Understanding hydrogen combustion and NOx emissions
by Greg Altria
This is the third in our four-part series on ESG in Mining. Having explained in our first and second blogs why ESG is an important and strategic consideration for the Mining industry, this article looks at how businesses should tackle ESG risks and opportunities.
In tackling ESG risk and opportunities we would recommend the following six-step approach to any Mining business:
Risk and opportunities – There are several, and arguably too many, ESG frameworks and guidelines that will influence what you want to consider across the environmental, social and governance spectrum. But its important first to understand where you stand, are clear on where you’d like to be, and determine the risk and opportunities relevant to your business in that context. No two mining ventures or operations will be the same: risks and opportunities will vary in both importance and how they can be addressed. First you need to understand what ESG means for you today, whilst being mindful of an evolving playing field.
Strategy and objectives – Having gained the insight into where you are now, you will be in a much stronger position to establish a clear pathway to achieving your strategy with objectives and priorities for the future. You will also be able to do that at an organisational level and make differentiated choices at an individual site scale. This combination, together with clear coordination and inter-dependencies will ensure your overall ESG strategy is robust, achievable and understood across your business.
Action plan – Like any strategy your ESG plan will require investment, management attention and resources. It will also drive related or affected operational activity and opportunities, so it is critical your ESG action plan is prioritised and fully integrated with operational management and delivery. To be successful you want ESG actions fully owned and integrated at a site level.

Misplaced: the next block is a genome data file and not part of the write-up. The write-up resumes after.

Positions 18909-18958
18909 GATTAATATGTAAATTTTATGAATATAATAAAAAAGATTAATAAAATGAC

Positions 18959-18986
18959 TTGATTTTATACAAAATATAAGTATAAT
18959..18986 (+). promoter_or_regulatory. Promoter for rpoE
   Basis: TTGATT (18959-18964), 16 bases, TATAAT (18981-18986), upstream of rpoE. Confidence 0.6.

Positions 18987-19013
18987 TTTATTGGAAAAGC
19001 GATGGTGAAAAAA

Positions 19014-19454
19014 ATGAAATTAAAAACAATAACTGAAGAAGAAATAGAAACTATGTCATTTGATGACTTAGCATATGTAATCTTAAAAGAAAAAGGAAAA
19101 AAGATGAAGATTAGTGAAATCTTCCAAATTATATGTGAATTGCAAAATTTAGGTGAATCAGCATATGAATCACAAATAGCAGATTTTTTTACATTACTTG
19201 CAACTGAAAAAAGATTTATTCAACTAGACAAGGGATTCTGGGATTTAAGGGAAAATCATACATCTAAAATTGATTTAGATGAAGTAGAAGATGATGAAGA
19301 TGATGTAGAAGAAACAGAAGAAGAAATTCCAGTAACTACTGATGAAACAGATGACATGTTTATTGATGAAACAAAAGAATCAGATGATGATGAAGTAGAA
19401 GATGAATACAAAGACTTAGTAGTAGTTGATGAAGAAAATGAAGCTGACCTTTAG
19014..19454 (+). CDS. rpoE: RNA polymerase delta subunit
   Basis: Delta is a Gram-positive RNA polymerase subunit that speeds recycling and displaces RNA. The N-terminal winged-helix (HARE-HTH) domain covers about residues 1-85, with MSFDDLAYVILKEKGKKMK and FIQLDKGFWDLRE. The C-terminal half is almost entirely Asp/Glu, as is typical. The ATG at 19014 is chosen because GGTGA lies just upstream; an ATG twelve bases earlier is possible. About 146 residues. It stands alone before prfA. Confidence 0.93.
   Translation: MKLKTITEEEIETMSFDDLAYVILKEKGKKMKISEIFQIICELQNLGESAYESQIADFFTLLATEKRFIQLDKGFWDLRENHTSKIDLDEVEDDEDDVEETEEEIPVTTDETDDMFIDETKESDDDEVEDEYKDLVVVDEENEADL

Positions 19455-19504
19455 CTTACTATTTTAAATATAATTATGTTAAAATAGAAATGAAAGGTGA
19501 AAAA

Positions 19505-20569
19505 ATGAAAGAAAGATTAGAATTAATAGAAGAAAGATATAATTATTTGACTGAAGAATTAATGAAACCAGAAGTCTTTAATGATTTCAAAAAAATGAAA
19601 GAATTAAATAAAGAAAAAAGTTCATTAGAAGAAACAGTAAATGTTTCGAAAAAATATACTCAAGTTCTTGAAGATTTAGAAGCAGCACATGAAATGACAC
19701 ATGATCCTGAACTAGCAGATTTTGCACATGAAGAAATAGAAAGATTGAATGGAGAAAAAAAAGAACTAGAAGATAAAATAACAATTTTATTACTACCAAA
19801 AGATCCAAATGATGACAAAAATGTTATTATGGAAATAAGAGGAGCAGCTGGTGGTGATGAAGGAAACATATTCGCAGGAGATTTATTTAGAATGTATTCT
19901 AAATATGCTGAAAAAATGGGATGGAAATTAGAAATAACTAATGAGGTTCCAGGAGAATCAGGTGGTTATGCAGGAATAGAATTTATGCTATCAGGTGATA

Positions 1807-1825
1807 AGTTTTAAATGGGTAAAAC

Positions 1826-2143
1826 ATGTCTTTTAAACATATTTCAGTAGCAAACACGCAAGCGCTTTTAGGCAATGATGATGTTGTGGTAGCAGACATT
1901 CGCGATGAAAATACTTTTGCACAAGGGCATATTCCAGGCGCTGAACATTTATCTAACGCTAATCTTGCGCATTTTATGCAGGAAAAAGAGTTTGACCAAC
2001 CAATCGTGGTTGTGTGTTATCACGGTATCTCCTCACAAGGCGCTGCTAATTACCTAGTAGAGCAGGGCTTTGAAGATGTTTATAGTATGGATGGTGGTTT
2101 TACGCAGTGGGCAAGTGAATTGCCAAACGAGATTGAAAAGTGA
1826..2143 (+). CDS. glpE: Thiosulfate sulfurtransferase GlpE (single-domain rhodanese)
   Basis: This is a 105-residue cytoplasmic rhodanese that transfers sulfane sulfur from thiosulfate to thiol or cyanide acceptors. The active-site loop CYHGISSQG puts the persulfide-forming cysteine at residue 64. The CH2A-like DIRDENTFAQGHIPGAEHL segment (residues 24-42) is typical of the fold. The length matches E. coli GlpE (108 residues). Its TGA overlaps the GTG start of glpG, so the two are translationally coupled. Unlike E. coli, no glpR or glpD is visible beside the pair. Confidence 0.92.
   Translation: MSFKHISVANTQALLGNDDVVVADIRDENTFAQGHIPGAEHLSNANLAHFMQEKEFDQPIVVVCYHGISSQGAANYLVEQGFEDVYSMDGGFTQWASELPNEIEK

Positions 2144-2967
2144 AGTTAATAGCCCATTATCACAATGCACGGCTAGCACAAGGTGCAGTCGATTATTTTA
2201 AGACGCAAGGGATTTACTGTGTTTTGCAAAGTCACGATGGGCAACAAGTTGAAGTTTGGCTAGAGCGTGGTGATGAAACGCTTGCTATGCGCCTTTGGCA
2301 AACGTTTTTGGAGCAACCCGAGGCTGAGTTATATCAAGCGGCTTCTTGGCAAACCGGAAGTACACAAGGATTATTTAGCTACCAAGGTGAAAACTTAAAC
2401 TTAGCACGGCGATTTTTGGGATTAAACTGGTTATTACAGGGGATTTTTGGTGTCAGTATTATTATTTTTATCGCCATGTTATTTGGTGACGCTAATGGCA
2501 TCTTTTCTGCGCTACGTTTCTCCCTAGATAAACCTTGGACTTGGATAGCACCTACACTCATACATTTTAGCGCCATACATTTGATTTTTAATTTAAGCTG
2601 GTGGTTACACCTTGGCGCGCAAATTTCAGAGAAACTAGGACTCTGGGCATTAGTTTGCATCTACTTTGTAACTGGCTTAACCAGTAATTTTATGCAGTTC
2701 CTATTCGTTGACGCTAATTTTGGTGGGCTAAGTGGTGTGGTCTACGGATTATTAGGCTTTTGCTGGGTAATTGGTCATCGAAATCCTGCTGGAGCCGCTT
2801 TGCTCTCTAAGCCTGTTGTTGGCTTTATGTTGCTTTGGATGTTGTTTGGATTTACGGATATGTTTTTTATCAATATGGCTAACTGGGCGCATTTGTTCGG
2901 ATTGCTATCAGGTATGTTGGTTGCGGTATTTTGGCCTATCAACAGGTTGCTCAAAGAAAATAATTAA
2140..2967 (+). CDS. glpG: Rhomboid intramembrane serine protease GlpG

Project interventions – By integrating ESG into the way you do business, progress on your ESG strategy ultimately comes down to progress on projects. These may be company-wide or site specific, but the given the scale of mining operations, this means you need leadership and focused action to translate ideas and strategy into tangible action and positive, material impact.
Collect and report – Your ability to demonstrate progress will come down to not only project implementation but also the collection and reporting of ESG data. Your key stakeholders, particularly investors, are increasingly asking for robust data sets and benchmarking to evidence ESG performance and demonstrable progress against key performance indicators you have set.
Seek certification – One of the easiest ways to demonstrate ESG progress is to seek certification and assurance from an independent authority, be that the International Council for Mining and Metals (ICMM), Initiative for Responsible Mining Assurance (IRMA) or another third-party that applies IFC performance standards or similar frameworks. These assurance schemes provide a ‘gold standard’ by which your ESG programme can be evaluated and provide further incentive to strive for even better ESG risk and opportunity management.
In our fourth article on ESG in Mining we will outline a simple roadmap to help you identify and prioritise your ESG goals.
Read part one: What does ESG mean for the Mining industry?
Read part two: Four reasons why the Mining industry should act on ESG
Read part four: Practical steps for tailings on your Mining ESG journey